Even if you have exactly the right experience, I can’t call you if I can’t find you. Do you have an account on LinkedIn? That’s becoming an increasingly important source for recruiters to find new candidates. Even if you do, however, I won’t be able to find you if your profile isn’t complete and you aren’t linked to some of the same people I am.
The good news is, there are lots of other ways to make yourself more visible to recruiters. Your college probably offers a website for alumni to post profiles. I’ve placed many Wharton alumni from connections I’ve made on my alma mater’s website. Trade Associations, trade shows and networking events are great ways to make yourself known to recruiters in your industry. Starting a blog to share your business experience is also an increasingly valuable way to make recruiters aware of your talents.
Finally, the best way to make yourself visible to recruiters is just to make sure that your friends and colleagues know you’d be open to exploring other options. An incredibly high number of my placements come from referrals provided by other professionals in the same industry or function.
You are inaccessible
Even if you have the right experience and I can find you, I can’t reach you if you don’t make yourself available. Once upon a time every company had a switchboard operator who would unquestioningly connect the outside world with anybody you asked. Barring that, everybody had a land line telephone at home and a listing in the white pages of the local telephone directory.
Those days are long gone. Today we have more means of communicating than ever but many of them are only accessible with a special code. It’s great for privacy, but not so great if you actually want somebody to find you. Some candidates are operating on the digital equivalent of having an unlisted number and then wonder why nobody is calling.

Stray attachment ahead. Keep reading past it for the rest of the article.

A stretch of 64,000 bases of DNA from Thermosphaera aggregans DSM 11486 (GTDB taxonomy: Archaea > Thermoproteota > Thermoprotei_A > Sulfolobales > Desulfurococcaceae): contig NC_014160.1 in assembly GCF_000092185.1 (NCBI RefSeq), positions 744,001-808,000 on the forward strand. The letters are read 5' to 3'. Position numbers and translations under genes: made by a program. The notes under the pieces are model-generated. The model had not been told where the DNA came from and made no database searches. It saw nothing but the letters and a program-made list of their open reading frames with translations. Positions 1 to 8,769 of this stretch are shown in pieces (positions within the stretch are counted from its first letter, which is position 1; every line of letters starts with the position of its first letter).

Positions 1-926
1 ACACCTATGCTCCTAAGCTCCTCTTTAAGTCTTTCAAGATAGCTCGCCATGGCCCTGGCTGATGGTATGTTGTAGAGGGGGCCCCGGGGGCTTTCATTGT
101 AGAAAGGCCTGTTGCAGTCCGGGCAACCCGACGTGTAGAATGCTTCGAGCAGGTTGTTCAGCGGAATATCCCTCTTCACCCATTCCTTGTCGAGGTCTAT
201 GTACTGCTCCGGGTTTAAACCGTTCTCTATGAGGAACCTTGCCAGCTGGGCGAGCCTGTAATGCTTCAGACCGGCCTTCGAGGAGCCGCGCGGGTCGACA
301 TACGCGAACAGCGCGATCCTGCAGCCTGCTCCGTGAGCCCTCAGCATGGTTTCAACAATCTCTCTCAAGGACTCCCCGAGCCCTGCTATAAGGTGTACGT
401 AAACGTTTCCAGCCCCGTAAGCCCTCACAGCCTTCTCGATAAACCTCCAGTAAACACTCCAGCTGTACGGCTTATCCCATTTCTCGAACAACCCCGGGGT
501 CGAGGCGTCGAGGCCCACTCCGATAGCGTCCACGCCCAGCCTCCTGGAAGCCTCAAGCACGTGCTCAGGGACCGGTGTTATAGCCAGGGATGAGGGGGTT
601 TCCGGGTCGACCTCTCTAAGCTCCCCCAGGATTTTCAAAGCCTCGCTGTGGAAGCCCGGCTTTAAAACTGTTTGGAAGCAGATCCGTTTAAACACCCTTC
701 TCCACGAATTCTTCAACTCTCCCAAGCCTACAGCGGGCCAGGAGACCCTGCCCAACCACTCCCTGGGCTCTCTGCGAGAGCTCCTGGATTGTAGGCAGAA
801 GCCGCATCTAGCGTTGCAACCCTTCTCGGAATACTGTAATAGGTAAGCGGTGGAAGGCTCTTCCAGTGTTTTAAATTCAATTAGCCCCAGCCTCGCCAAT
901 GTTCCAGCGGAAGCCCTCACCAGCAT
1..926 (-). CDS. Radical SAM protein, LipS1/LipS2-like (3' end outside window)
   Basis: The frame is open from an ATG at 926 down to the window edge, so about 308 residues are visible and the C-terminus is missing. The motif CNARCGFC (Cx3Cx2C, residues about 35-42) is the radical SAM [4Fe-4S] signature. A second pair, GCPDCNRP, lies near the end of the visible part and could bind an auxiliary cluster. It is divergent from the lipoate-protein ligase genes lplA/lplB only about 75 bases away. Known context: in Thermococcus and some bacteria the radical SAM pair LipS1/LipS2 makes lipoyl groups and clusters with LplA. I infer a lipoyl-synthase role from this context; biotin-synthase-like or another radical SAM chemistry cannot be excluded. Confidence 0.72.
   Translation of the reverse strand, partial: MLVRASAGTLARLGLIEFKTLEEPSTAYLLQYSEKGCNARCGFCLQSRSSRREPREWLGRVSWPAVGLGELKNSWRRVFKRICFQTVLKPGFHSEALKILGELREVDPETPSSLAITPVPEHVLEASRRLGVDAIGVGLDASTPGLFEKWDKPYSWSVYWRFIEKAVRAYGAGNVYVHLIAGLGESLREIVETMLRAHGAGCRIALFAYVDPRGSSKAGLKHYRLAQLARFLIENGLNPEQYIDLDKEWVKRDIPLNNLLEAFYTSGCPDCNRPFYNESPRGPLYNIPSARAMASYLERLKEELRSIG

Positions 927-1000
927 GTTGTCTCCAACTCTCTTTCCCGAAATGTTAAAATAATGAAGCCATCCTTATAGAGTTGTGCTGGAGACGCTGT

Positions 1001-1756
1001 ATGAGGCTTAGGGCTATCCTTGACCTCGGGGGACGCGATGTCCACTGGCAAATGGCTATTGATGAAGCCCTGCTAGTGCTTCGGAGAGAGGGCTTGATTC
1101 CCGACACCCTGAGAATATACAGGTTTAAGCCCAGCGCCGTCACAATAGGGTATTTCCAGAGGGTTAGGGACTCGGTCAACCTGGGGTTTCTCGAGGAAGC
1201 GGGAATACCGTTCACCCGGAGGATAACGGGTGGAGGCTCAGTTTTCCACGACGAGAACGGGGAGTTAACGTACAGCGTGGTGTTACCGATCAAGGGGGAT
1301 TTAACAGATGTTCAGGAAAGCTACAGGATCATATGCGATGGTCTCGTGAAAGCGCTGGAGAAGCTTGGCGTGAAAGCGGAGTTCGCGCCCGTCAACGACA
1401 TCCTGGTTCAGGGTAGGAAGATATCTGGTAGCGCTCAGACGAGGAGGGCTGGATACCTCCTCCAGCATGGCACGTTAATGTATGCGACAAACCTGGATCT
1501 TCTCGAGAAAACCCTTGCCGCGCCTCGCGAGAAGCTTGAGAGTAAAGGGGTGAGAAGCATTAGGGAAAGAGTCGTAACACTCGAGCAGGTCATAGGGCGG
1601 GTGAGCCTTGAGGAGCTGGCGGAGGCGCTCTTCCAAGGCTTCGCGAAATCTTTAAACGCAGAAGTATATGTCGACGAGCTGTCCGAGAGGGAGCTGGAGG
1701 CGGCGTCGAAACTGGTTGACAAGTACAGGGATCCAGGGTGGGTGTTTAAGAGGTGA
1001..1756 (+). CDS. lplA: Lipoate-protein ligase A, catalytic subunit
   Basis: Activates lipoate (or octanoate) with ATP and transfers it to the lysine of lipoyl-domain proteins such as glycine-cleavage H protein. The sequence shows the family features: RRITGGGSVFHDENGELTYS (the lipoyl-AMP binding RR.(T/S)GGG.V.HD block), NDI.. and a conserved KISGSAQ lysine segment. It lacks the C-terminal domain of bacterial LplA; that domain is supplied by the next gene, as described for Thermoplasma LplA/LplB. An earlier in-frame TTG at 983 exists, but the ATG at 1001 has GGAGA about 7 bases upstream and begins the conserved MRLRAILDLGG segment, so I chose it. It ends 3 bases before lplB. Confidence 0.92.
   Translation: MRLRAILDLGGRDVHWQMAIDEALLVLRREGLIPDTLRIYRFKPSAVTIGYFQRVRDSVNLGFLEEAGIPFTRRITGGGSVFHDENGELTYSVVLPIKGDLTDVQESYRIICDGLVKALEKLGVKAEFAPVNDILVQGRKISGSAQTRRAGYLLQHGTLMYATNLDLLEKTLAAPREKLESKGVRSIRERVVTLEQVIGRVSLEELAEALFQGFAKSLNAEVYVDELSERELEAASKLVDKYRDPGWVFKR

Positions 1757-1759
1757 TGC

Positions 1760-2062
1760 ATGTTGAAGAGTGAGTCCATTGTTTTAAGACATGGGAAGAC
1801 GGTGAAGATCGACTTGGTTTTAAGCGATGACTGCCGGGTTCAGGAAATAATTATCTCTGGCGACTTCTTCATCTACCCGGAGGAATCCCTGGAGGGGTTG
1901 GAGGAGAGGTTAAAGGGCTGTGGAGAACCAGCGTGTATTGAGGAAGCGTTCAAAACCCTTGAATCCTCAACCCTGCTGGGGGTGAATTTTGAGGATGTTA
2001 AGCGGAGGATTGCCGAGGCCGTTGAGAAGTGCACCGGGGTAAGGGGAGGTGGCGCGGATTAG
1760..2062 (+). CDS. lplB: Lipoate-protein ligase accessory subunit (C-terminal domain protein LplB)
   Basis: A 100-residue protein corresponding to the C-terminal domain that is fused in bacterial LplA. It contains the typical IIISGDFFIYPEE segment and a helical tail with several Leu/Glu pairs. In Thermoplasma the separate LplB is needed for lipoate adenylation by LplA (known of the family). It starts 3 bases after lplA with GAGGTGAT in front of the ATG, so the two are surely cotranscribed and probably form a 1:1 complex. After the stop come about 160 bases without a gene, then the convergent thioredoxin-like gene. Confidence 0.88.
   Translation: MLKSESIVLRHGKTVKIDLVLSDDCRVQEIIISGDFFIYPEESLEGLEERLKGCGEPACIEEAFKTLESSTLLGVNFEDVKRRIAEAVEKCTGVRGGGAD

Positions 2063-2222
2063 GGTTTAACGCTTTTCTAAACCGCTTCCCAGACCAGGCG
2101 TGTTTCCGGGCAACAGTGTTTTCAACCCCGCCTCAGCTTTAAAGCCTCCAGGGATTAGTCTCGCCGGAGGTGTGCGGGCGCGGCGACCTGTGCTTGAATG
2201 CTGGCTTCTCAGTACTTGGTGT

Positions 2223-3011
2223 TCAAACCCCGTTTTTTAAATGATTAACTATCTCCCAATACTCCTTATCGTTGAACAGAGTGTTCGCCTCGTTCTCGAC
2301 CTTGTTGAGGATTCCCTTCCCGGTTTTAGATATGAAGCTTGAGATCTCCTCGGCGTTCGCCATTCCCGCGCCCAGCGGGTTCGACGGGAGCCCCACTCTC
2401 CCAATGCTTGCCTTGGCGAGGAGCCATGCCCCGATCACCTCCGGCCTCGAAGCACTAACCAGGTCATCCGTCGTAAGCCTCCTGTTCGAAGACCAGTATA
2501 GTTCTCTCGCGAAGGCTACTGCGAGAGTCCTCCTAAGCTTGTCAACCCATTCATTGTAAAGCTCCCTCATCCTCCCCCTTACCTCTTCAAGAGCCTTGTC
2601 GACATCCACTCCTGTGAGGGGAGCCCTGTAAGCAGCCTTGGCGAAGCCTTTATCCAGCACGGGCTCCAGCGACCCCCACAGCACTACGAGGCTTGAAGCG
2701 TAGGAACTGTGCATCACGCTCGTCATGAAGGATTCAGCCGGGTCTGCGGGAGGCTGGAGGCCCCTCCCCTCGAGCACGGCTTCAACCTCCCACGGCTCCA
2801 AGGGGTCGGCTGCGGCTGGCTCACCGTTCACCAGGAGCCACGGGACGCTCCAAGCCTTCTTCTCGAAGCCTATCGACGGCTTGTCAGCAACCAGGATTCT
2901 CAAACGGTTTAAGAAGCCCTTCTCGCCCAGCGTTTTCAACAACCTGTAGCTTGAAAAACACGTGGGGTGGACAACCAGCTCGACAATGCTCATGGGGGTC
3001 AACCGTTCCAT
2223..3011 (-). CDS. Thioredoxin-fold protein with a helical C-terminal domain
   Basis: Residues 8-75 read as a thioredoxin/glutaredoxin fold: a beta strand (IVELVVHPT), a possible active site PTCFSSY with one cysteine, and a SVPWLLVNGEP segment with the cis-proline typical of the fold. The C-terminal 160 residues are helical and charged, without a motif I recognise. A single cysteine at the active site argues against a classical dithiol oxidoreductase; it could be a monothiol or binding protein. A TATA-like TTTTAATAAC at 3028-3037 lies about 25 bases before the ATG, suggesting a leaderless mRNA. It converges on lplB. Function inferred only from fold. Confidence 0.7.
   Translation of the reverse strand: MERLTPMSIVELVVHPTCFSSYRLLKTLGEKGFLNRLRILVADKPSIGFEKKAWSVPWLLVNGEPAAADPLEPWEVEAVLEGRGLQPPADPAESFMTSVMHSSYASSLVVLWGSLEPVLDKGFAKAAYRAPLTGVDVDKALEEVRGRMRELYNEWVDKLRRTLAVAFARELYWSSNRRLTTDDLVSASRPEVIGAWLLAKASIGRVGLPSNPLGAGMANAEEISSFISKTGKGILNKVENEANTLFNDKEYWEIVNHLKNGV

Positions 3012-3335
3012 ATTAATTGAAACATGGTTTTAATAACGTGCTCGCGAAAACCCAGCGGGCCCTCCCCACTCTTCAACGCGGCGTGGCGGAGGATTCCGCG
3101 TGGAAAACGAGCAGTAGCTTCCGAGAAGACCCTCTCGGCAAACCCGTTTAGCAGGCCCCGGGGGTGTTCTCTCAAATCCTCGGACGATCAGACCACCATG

Everybody has a mobile telephone, sometimes even one provided by his company. Unless I can find the number somewhere, however, I can’t call you if I don’t already know the number or can find somebody else who does. Email is the same, although most recruiters become remarkably adept at determining the email address protocol for companies where they already know somebody else. For example, if you know my email address is firstname.lastname@example.org, it doesn’t take a rocket scientist to guess the address of my wife and business partner Jan. Your company’s email system works the same way.
Again, LinkedIn has made communicating easier by offering recruiters the option to purchase and send “InMails.” The utility of the InMail system, however, is compromised by the fact that many people check their messages on LinkedIn less often than they change the batteries in their smoke detectors. I can’t count the number of times one of my InMails is excitedly answered by someone six months after I’ve filled a position. If you want to be contacted by a recruiter, make sure your email address and/or phone number is included on your LinkedIn profile.
You are unemployed
First and foremost, most candidates are contacted by recruiters through or at their place of employment. Once you leave for any reason, you become harder to track down. Also, fairly or not, many employers are biased against hiring unemployed people who are presented by a recruiter. Employers often think that if you are out of work, you should be coming to them hat in hand instead of having to pay my fee to bring you to them. Finally, there is often a stigma associated with being unemployed. I once presented to a client an outstanding candidate who had been downsized as part of a major corporate restructuring that eliminated 10 percent of his company’s workforce. The client rejected my candidate saying, “I doubt they downsized the top 10 percent. That’s what we’re looking for.” Ouch.
Still, while unemployed candidates may not be suitable to be presented by a recruiter for some searches they often possess many advantages that other candidates do not. For instance, they are usually available to start much more quickly. Their cost of hire can also be considerably less because there is no recruiting fee attached to bringing them aboard.
Most employees are hired without the benefit of a recruiter. Employers usually only turn to recruiters when they’ve exhausted all other possibilities, have a need for confidentiality that prevents them from publicly posting an opening, or need to move more quickly than their internal resources will allow. Once they make the commitment to use a recruiter, however, they have certain expectations that limit the type of candidate we can present. Once candidates understand this, they can adapt their experience to become more aligned with what recruiters are looking for and to make themselves more visible and accessible.